Author Archive

Social Identity through Values

‘The Movement’ is an ‘Global Change Agency’, as they call themselves, that designs business platforms, communication programs and interactive platforms. On of their past projects (2008) is called ‘Nationhood’ and it is a complete futurecast of the most fundamental infrastructure of our future. It touches upon the so-important aspect of ‘relationships’.

The interesting aspect is found in the currently already fading boundaries of geography. Internet, and for sure the introduction of Web 2.0, evolved into a physically boundlessly world of social relationships, social connections with other people, activities and groups of interest. In their ‘Nationhood – The Future of Nationalism’, The Movement creates an incredible 3D-visualization of identities, based on specific values mapped across three axes: Ecological, Social, and Financial. I insert this post because of the interesting visuals and view on the physically unlimited future.

Links:

http://spacecollective.org/AlanSmith/4027/Nationhood-The-future-of-Nationalism

Defining Social Connectedness [1]

Social connectedness refers to the relationships people have with others.

People are defined by their social roles, whether as partners, parents, children, friends, caregivers, teammates, staff or employers, or a myriad of other roles. Relationships give people support, happiness, contentment and a sense they belong and have a role to play in society.[1] They also mean people have support networks in place they can call on for help during hard times.

Social connectedness also refers to people joining together to achieve shared goals that benefit each other and society as a whole – this may range from working together as part of a business to contributing to their communities through voluntary groups.

One of the most important aspects of social connectedness is the relationship people have with a spouse or a partner. Studies have consistently found having a partner contributes to a person’s reported level of wellbeing.[2]

Several studies have demonstrated links between social connectedness and the performance of the economy and positive outcomes for individual health and wellbeing.[3]

Social connectedness is fostered when family relationships are positive, and when people have the skills and opportunities to make friends and to interact constructively with others. Good health, employment, and feeling safe and secure all increase people’s chances of developing positive relationships.

[1] Spellerberg, A. 2001: Framework for the measurement of social capital in New Zealand. Research and Analytical Report 2001#14. Wellington, Statistics New Zealand.
[2] Donovan, N. and Halpern, D. (2002) Life Satisfaction: the State of Knowledge and Implications for Government. Report from the Prime Minister’s Strategy Unit, London.
[3] Berger-Schmitt, R. & Noll, H. H. (2000), Conceptual Framework and Structure of a European System of Social Indicators, EuReporting Working Paper No. 9, Centre for Survey Research and Methodology, Mannheim.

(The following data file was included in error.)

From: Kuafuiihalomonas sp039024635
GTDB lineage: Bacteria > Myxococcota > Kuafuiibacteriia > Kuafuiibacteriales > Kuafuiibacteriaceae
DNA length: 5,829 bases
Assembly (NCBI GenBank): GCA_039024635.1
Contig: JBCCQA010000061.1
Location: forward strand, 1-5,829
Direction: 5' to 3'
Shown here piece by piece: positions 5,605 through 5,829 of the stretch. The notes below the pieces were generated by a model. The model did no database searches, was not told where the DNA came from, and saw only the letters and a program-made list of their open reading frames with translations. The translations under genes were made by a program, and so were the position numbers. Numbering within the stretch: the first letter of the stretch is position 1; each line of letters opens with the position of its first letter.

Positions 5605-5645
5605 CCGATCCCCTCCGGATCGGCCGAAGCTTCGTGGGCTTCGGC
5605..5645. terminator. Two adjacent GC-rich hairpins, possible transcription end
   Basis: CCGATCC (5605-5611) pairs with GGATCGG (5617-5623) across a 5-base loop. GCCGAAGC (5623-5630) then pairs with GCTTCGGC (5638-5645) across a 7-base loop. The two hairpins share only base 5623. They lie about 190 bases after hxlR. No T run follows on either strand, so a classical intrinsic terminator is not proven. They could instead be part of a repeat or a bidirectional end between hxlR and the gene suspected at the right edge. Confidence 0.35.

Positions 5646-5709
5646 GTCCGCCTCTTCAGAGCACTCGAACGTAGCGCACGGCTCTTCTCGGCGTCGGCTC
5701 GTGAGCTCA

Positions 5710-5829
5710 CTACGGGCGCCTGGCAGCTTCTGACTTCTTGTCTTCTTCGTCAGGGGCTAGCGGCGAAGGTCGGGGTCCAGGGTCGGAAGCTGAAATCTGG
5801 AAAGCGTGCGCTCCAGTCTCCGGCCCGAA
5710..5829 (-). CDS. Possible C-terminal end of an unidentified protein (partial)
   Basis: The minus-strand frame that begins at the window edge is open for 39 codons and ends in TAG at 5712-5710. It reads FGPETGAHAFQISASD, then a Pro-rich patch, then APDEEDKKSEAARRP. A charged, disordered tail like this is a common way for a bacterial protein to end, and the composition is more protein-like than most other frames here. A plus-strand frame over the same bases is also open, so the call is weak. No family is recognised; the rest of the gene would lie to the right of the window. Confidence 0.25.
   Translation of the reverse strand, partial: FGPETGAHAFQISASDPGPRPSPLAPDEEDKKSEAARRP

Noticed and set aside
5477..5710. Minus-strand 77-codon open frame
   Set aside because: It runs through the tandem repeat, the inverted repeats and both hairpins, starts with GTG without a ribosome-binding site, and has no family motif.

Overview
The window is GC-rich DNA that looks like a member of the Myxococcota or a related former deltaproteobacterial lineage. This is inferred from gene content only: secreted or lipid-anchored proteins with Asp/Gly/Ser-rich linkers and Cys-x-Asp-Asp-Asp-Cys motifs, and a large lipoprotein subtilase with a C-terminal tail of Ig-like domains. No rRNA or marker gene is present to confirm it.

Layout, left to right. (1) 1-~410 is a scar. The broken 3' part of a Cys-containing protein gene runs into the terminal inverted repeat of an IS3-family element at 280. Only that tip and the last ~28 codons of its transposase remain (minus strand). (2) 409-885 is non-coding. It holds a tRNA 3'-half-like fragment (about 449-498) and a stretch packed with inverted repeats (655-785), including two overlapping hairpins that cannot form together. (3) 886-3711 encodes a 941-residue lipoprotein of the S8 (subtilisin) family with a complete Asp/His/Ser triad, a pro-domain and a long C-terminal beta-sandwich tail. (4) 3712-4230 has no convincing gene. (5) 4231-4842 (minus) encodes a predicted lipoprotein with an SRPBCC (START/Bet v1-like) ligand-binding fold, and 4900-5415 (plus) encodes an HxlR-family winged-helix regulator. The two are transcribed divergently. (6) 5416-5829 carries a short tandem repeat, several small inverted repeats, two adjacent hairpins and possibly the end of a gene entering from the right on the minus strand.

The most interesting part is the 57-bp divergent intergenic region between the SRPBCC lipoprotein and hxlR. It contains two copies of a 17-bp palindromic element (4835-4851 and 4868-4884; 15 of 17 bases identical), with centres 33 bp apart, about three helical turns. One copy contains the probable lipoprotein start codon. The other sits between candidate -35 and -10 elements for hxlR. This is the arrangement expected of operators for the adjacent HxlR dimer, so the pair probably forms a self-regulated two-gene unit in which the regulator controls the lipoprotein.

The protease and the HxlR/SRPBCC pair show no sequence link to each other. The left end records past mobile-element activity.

From: http://www.socialreport.msd.govt.nz/social-connectedness/, a study to social connectedness in New Zealand.

Bett.ie – Tangible social networking

I found an example of a nice social networking site/ device for elderly. It was featured at Yanko and is currently being worked out into a real device. More info on this development can be found on the Bett.ie website.

Bett.ie allows you to stay in touch with family and friends through a tangible user interface. Each one of your social connections is represented by a tangible ‘avatar’ (a token) which can be sticked onto the screen, linking that specific person’s social updates to your screen.

What I like so much about Bett.ie is the powerful integration of the tangible artefacts and the interface providing people with all the information about a contact: status updates, photos, news, etc.

Function of Social Networks

“As social media changes our social lives, speculation has abounded for years on how the web may be disconnecting us from intimate interactions in favor of meaningless quests to rack up followers and “friends.” Not so, says Stefana Broadbent, who explains that social networks function the same way online as they do in real life. While we may have lots of friends, we only really communicate regularly and meaningfully with a handful of them, and social technologies like e-mail, texting, and tweeting allow us to do so more often across time and space.”
(From: http://mashable.com/2010/02/08/ted-talks-social-meida/ , February 8, 2010)

Welcome!

Welcome to the ‘Playful Connectedness’ blog.

During the upcoming semester (February 2010 – June 2010) the process of the DPH40 ID TU/e Design Research Project will be posted on this blog…